Tag Archives: Abingdon Press

The Mystery is Solved!

For an author, the receipt of a box of one’s books, delivered right before release time, is a long-anticipated joy. I got mine the other day, ripped open the cardboard, and held the just-birthed book in my hands, proud as a new momma. At last. A Stitch in Crime was ready for the shelves and it was gorgeous!

A Stitch in Crime Cover

Assault, larceny, anonymous threats. Who knew quilt shows could be this dangerous?

Inspecting my new, cozy mystery cover, I marveled at the crazy quilt adorning the upper two-thirds of the design. How did my publishing company get it so right? Sure, I’d had input…lots. Perhaps, a bit too much. But at the time, I’d been guided by James 4:2 – “You do not have because you do not ask.”

Not wanting to make that mistake, I asked. Then surfed the net for good examples of an appropriate quilt. Though I didn’t find the one, I came up with some (okay…a bunch of) guidelines for the cover designers:

  • It must look antique, but elegant;
  • The stitching should be exquisite and some beading would be nice;
  • Nothing too modern looking;
  • Nothing too busy (it shouldn’t look like a map of the USA);
  • No polyester or lace;
  • And BTW, a spider web signified good luck in Victorian times. Just sayin’.

The result was an engaging cover from Abingdon Press, achieving elegance with overtones of suspense. I loved it. But where did they find that quilt? It was a mystery.

Sooner than expected, the mystery was solved. The maker of the original quilt, Angela McInnis, left a comment on my blog, telling me how excited she was to have her design chosen for my cover. What??? I quickly found her email and wrote back, asking questions about how the design came to be. (There’s that asking part again!) And she poured out the story behind the cover quilt. Angela and her son own/run an antiques & collectibles shop called Dwellings just outside Florence, Mississippi on Hwy 49 South. And it all started with a treasure-hunting trip.

“My husband and I traveled from Mississippi to Lancaster, PA so I could purchase  some redware, salt glaze pottery, and an Amish quilt. Long story

Amish Crazy Quilt piece all framed!

Amish Crazy Quilt piece – a $2 find – all framed!

short, I purchased the pottery, but the price of the quilt was way out of my pocketbook range. On our way home, we made one last stop and deep in a basket of linens I found a very plain Amish quilt piece. When the lady said $2…I asked if she meant $200 – since all the real Amish quilts were so high. She assured me it was $2! I brought it home, framed it and admire it to this day.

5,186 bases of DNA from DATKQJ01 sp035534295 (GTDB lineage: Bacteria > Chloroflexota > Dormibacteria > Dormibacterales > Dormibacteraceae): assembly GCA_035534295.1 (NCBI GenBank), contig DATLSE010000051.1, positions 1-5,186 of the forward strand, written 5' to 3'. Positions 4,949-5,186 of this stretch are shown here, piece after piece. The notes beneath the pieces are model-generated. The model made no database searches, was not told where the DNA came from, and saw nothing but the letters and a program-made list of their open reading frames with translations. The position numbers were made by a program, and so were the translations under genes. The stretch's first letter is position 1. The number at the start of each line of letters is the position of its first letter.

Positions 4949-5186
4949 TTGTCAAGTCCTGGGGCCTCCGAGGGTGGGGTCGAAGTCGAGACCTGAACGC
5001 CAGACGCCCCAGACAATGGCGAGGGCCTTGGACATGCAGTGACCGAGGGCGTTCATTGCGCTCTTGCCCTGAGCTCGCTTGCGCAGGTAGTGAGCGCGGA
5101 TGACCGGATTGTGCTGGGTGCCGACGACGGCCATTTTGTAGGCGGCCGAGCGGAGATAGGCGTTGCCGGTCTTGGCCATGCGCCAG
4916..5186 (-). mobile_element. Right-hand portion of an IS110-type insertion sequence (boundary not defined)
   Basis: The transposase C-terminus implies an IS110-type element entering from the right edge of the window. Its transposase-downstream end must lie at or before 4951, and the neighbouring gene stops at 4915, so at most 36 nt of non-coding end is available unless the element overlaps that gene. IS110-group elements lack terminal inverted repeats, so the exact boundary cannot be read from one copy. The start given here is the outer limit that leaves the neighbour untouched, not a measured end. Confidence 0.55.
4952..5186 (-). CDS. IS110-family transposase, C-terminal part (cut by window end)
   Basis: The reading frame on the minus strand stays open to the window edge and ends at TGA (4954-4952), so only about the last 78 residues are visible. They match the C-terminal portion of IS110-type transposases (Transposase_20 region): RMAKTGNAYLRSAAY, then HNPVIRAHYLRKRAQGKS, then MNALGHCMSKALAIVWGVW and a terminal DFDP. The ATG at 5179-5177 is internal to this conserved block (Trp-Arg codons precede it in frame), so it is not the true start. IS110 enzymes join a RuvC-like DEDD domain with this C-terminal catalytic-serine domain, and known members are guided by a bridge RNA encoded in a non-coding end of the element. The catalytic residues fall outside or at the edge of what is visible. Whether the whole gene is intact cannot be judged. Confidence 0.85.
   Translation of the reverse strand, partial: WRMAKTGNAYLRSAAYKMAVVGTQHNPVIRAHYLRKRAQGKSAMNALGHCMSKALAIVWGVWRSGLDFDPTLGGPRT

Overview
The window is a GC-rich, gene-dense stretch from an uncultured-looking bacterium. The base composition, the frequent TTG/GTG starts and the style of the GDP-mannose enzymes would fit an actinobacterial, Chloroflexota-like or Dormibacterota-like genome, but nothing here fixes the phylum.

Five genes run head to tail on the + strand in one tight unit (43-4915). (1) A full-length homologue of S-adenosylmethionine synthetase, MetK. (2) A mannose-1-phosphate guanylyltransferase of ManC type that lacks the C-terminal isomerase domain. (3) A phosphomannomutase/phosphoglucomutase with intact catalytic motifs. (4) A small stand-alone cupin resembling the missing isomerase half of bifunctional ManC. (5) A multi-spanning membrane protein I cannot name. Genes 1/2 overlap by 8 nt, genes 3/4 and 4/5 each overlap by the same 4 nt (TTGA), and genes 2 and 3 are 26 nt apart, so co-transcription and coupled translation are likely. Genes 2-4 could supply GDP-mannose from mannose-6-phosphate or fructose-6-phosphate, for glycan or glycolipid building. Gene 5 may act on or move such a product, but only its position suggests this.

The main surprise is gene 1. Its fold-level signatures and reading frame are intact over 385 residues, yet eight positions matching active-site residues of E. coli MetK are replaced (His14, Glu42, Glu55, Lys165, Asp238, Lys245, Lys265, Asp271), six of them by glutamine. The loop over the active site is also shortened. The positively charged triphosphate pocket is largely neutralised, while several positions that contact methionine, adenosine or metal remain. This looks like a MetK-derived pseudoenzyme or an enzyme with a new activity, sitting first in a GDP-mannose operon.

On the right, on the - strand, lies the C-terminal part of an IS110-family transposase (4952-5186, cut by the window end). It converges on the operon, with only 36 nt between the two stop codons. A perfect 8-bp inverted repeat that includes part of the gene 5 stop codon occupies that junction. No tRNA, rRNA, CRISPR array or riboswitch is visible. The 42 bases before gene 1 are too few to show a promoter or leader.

“However,” Angela continued, “as I admired the stitching, I decided to try my hand at doing a little crazy quilting of my own. The result was a wall hanging that I eventually had framed and it still resides in my hallway.” She used Amish colors but says it was “not Amish at all because I blinged it up.” Angela added the spider web for interest and for good luck.

Original crazy quilt crafted by Angela McInnis & used in A Stitch in Crime's cover.

Original crazy quilt crafted by            Angela McInnis & used in A Stitch in Crime‘s  stunning cover.

I wondered what fabric she used in her original crazy quilt…wool? Flannel? Old or new? Angela said the fabric was felt. A good choice in my opinion; it gives the look of wool, but fresh and new and clean. Her handwork is lovely, the finest craftsmanship.

 What if Angela hadn’t found that $2 Amish crazy quilt piece, the inspiration for her own version? A charming, beaded beauty that attracted the cover designers at Abingdon Press? And caused them to contact her for permission to use the image for my book?
That’s a mystery I don’t even want to solve. I cannot imagine “our” cover any other way.
To see more about Angela and her crazy-quilty-ways, visit her at:  A. McInnis: Crazy for Crazy Quilts  And for more information about A Stitch in Crime and to read the first chapter, click on BOOKS.

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Quilting Cousins

Recently, a stunning quilt top was handed off – from cousin Linda (in Prineville, OR) to cousin Gary (who played delivery guy) to cousin (me). Fingers fumbling, I opened the box, ready for a first glimpse. I unfolded it and caught my breath. Gorgeous! And what a treat to partner with Linda Gholson, quilter extraordinaire, in this part of my novel journey with Abingdon Press.

Tail in the Rail Quilt

“Tail in the Rail” Quilt

My upcoming “Quilts of Love” mystery, A Stitch in Crime, features Thea James stitching on this very quilt in her spare time. (Not that she has much of it. Too busy trying to figure out whodunit.)

I’ve named the quilt “Tail in the Rail” because the pattern consists of Fence Rail blocks, floral sashing, and Aunt Elena’s Nine Patch variation of a kitty-cat to represent Betty, the feisty calico in the story. It’s my own design, along with Linda’s artistic twist. Like in the book, the quilt fabric is all from the Smithsonian Collection, no longer available. This quilt is a treasure, indeed.

Though Thea hand-quilted the book’s rendition, mine will be sent to Stacy Boyd, a wonderful local quilter. With a long-arm quilting machine.

Quilt Backing & Top

Quilt Backing & Top

Between unfurling the thing and admiring it from this angle and that, I must now decide if the backing I bought is a good match.

Hmm. Too dark? Good enough?

Nope. “Good enough” isn’t good enough for this lovely quilt. Off to get new muslin….

"Tail in the Rail" Quilt

“Tail in the Rail” Quilt

NOTE: If you’d like to make this quilt, take heart. I hope to make the “Tail in the Rail” pattern available when A Stitch in Crime is released in January 2015. Stay tuned.

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